Atomos, Oxford Playhouse, Tue March 3rd - Wed March 4th 2015
Choreographed by Wayne McGregor for Random Dance, Atomos mixes dance with stunning lighting, sound and video.
Since 2000 Random Dance have worked with researchers investigating creativity in dance, and whilst scientific concepts underpin this piece, they by no means explain it. The movement did bring to mind the changing states of atoms in solids, liquids and gas, cell movement, synapses, chromosomes and more; and just as quickly as the dance mutated, the impressions and images renewed themselves.
Starting off huddled in a box of light and burgeoning from thereon in, the troupe of ten dancers morphed into clusters, divided into pairs or spun solo. There were some patterns and discreet yet recognisable phrases, but the movement was so fluid it felt quite impalpable, like trying to capture sand sifting through your fingers.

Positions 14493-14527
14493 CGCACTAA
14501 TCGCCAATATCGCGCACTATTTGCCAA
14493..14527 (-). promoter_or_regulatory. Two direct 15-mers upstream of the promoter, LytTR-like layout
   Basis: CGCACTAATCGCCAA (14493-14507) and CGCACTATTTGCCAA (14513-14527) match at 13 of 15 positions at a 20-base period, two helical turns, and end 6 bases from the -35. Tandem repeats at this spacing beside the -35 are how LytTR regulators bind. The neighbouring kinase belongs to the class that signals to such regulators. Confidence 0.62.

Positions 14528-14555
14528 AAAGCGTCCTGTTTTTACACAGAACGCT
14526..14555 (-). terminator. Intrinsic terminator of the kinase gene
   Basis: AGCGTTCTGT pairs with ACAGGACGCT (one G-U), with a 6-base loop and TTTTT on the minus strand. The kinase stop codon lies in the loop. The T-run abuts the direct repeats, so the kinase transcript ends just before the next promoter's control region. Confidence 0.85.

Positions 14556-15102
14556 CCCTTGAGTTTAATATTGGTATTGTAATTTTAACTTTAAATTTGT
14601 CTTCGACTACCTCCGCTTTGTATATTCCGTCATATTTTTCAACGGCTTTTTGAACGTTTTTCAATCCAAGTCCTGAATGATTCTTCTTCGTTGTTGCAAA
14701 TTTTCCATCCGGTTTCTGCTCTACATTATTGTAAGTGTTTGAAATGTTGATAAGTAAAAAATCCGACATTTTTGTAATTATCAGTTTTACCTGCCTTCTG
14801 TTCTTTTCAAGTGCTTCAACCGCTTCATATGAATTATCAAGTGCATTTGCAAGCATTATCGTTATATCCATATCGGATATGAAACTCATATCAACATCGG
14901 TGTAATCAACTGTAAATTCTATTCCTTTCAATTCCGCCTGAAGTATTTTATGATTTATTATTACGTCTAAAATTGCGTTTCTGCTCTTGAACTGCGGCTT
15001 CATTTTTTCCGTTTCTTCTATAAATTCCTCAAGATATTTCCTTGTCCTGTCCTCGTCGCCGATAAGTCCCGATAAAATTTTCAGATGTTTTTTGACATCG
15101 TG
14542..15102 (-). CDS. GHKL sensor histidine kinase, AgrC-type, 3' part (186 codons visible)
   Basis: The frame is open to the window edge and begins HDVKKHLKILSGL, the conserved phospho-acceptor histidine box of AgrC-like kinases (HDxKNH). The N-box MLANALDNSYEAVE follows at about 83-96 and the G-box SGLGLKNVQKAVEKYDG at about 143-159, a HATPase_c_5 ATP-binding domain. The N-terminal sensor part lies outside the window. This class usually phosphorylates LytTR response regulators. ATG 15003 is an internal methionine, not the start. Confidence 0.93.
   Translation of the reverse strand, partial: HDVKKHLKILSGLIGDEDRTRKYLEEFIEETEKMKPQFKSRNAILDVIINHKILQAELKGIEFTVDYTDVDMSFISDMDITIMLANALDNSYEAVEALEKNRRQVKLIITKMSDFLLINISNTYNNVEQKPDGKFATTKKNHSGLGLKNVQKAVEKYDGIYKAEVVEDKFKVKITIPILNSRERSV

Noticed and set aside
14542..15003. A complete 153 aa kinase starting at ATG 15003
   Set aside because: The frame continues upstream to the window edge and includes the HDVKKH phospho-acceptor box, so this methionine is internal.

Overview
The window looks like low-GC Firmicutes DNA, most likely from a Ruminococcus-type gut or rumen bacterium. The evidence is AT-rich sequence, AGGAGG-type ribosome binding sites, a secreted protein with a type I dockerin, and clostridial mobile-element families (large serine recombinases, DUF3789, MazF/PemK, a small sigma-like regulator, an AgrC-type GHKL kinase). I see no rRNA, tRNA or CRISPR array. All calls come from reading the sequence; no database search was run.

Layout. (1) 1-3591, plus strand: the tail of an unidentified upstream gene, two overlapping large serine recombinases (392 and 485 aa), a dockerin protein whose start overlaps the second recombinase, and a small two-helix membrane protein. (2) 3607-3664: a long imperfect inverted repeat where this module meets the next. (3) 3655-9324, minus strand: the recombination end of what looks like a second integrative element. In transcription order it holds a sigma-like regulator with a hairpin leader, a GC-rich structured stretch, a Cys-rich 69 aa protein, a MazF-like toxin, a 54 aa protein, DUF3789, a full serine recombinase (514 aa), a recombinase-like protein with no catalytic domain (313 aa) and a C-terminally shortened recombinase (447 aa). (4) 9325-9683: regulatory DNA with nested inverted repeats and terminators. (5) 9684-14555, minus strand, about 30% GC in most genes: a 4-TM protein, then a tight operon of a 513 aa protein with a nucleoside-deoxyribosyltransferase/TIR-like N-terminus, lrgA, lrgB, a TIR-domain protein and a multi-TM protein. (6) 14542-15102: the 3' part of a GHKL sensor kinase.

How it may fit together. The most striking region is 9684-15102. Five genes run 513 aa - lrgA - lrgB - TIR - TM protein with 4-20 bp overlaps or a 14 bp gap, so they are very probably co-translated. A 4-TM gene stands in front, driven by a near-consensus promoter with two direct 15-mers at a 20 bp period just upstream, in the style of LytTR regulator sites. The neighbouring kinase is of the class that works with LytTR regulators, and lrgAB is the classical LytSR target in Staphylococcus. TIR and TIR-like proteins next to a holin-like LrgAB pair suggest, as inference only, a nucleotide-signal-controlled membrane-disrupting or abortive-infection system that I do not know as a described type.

The contemporary feel to the sound and visual design complimented the movement, with sonorous neo-classical music and minimalist sports-wear style costumes. The strongest design element was the lighting; much of the dance was cross-lit creating a dynamic, sculpted effect on the dancers bodies.
Atomos is the first piece of dance I've been to for which I had to wear 3D glasses. I'm not that into 3D in film and the inclusion in this show didn't particularly win me over to its use in live performance. Large screens descended and hovered above the dancers and both vied for my attention, but the 3D was ultimately underwhelming. The combination of film and dance did a disservice to the quality of the two mediums, as they didn't talk to, or argue with, each other enough. Animation, screen media and projection can be used to great effect in movement pieces, but the impact here was minimal.
Although Atomos is robust piece of dance with a clearly talented team on and off-stage and interesting concepts behind the movement, it lacked somewhat in narrative and emotional bearing.